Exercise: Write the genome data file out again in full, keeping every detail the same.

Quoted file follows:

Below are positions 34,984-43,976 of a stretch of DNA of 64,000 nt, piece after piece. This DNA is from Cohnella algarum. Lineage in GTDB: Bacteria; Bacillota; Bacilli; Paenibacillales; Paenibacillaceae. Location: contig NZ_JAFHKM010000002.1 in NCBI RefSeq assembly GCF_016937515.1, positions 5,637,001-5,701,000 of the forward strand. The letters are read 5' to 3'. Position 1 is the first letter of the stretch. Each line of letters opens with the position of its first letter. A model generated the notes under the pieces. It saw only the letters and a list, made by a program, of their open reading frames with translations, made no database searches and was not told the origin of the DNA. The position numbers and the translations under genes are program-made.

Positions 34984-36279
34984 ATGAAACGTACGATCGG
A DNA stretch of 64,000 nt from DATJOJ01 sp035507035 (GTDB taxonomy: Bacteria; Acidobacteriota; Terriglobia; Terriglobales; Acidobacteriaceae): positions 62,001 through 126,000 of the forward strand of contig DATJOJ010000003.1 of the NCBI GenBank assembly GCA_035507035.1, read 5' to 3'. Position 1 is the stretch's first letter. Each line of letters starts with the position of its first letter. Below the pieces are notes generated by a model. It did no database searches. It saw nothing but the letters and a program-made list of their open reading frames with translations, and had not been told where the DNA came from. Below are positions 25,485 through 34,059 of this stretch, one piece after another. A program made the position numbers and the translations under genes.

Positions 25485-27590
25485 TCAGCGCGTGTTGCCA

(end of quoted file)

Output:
Below are positions 34,984-43,976 of a stretch of DNA of 64,000 nt, piece after piece. This DNA is from Cohnella algarum. Lineage in GTDB: Bacteria; Bacillota; Bacilli; Paenibacillales; Paenibacillaceae. Location: contig NZ_JAFHKM010000002.1 in NCBI RefSeq assembly GCF_016937515.1, positions 5,637,001-5,701,000 of the forward strand. The letters are read 5' to 3'. Position 1 is the first letter of the stretch. Each line of letters opens with the position of its first letter. A model generated the notes under the pieces. It saw only the letters and a list, made by a program, of their open reading frames with translations, made no database searches and was not told the origin of the DNA. The position numbers and the translations under genes are program-made.

Positions 34984-36279
34984 ATGAAACGTACGATCGG
A DNA stretch of 64,000 nt from DATJOJ01 sp035507035 (GTDB taxonomy: Bacteria; Acidobacteriota; Terriglobia; Terriglobales; Acidobacteriaceae): positions 62,001 through 126,000 of the forward strand of contig DATJOJ010000003.1 of the NCBI GenBank assembly GCA_035507035.1, read 5' to 3'. Position 1 is the stretch's first letter. Each line of letters starts with the position of its first letter. Below the pieces are notes generated by a model. It did no database searches. It saw nothing but the letters and a program-made list of their open reading frames with translations, and had not been told where the DNA came from. Below are positions 25,485 through 34,059 of this stretch, one piece after another. A program made the position numbers and the translations under genes.

Positions 25485-27590
25485 TCAGCGCGTGTTGCCA